Entrepreneurship Porn:

Entrepreneurship Porn: Wishful Thinking, Willful Delusion, and WeWork


The word got your attention, didn’t it? Let me join the legion of people who have begun a discussion of porn, entrepreneurship or otherwise, in quoting Supreme Court Justice Potter Stewart when he said of pornography, “I know it when I see it.”

There’s a lot in that word, porn: it’s fraught with a lot of feelings, positive and negative (depending who you ask), but we know it when we see it. Maybe it’s precisely the fact that it is emotionally fraught that makes something pornographic: something about it is inherently transgressive, extreme, and (if we’re the target audience) at least a little bit thrilling.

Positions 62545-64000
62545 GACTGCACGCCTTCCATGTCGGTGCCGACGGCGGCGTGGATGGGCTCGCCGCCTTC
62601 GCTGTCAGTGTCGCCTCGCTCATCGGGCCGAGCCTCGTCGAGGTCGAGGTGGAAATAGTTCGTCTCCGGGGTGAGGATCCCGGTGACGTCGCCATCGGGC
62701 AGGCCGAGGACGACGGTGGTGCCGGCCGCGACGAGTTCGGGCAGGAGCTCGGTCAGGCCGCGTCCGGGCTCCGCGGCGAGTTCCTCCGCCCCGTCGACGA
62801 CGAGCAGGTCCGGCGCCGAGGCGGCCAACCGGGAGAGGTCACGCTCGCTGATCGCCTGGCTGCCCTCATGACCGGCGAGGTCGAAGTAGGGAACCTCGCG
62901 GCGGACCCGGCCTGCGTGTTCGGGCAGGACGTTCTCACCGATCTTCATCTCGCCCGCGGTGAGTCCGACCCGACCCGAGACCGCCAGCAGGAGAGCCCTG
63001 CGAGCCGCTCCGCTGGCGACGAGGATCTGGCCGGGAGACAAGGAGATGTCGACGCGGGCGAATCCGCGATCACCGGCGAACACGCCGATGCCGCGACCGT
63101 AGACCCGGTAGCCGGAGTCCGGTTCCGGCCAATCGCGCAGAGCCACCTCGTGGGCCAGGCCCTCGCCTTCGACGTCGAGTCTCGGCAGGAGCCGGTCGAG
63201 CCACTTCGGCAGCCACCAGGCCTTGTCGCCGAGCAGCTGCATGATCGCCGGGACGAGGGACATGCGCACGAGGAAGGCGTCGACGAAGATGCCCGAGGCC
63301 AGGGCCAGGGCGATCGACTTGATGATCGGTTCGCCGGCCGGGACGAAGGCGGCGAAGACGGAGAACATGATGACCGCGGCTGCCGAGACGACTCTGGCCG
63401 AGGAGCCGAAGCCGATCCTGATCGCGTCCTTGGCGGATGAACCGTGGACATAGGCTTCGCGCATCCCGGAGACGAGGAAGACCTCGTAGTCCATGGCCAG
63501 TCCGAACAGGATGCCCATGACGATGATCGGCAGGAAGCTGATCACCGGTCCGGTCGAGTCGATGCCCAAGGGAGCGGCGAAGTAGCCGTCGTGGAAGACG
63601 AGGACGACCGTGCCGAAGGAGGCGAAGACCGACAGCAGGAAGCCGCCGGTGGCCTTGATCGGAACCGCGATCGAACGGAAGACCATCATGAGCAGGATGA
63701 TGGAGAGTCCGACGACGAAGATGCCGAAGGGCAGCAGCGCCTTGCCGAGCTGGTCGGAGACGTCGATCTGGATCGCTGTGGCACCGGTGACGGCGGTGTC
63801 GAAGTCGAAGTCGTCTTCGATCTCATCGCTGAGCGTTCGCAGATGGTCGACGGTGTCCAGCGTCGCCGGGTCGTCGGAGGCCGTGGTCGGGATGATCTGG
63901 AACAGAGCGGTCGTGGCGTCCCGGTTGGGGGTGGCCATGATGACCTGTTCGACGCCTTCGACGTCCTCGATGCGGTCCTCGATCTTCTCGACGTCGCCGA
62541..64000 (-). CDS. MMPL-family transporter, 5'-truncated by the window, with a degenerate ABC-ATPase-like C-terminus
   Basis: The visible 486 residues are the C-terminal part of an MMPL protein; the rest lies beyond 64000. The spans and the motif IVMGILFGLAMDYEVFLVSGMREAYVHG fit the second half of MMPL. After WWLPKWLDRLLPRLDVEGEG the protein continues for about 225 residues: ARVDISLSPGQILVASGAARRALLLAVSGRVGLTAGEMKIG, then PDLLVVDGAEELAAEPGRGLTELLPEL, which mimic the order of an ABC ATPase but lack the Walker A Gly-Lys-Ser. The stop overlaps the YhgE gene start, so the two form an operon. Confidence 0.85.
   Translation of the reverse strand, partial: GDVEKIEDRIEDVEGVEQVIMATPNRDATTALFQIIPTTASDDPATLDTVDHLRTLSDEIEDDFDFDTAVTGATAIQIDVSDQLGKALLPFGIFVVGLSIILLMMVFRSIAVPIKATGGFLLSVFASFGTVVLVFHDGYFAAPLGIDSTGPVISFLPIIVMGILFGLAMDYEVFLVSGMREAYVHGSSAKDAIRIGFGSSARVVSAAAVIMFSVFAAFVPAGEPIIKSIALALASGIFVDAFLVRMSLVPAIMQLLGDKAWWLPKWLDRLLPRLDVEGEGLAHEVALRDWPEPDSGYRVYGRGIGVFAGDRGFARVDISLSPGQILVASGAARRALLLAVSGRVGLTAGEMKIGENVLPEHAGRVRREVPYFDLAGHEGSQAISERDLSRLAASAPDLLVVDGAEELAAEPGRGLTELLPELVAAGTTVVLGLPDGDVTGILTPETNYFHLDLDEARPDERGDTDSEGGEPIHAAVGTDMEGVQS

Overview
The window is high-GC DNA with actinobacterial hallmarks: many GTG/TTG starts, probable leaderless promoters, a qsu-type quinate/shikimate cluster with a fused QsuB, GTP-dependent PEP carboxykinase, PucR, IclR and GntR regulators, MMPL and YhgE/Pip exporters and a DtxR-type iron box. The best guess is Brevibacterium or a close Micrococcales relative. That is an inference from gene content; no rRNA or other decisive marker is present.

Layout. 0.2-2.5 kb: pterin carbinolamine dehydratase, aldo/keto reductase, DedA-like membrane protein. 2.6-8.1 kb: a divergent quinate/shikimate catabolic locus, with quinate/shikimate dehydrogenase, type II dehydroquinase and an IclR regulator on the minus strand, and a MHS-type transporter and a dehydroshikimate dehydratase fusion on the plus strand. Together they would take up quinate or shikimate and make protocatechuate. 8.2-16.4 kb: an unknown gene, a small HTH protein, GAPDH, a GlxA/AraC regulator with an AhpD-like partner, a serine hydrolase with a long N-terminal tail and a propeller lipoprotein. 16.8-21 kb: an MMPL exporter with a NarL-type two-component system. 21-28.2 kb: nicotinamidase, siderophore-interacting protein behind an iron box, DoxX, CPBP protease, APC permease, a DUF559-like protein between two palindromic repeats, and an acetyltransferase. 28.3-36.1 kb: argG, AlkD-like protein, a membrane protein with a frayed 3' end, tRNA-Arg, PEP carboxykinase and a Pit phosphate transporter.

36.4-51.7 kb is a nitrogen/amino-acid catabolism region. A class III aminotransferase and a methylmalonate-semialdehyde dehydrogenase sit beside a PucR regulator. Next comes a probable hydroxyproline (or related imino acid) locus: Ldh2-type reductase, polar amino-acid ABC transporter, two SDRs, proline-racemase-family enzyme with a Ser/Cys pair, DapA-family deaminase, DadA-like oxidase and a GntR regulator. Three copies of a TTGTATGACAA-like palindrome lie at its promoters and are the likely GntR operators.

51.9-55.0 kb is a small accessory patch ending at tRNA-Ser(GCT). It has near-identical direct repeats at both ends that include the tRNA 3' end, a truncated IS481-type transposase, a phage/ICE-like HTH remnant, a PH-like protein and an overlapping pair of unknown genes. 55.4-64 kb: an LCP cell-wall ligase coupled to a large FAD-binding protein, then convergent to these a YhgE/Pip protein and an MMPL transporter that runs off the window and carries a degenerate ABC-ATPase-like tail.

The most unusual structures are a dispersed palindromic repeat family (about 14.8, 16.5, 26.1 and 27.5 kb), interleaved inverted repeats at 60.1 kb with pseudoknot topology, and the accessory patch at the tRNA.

There’s a kind of porn whose viewership is on the rise these days. It isn’t illegal, or even taboo, but it still meets all those criteria mentioned above: entrepreneurship porn. Stories of people from attractive demographics, under impressively adverse circumstances, making blowout successes of their startups- often after countless failures that would have brought mere mortals like us to their knees. The single mom that started an online delivery service for spumoni that raised 2 billion dollars in venture capital in the first 30 seconds. The ex-convict that invented a motorcycle that cures obesity who bought a private island after a year of record-breaking (always record-breaking) profits.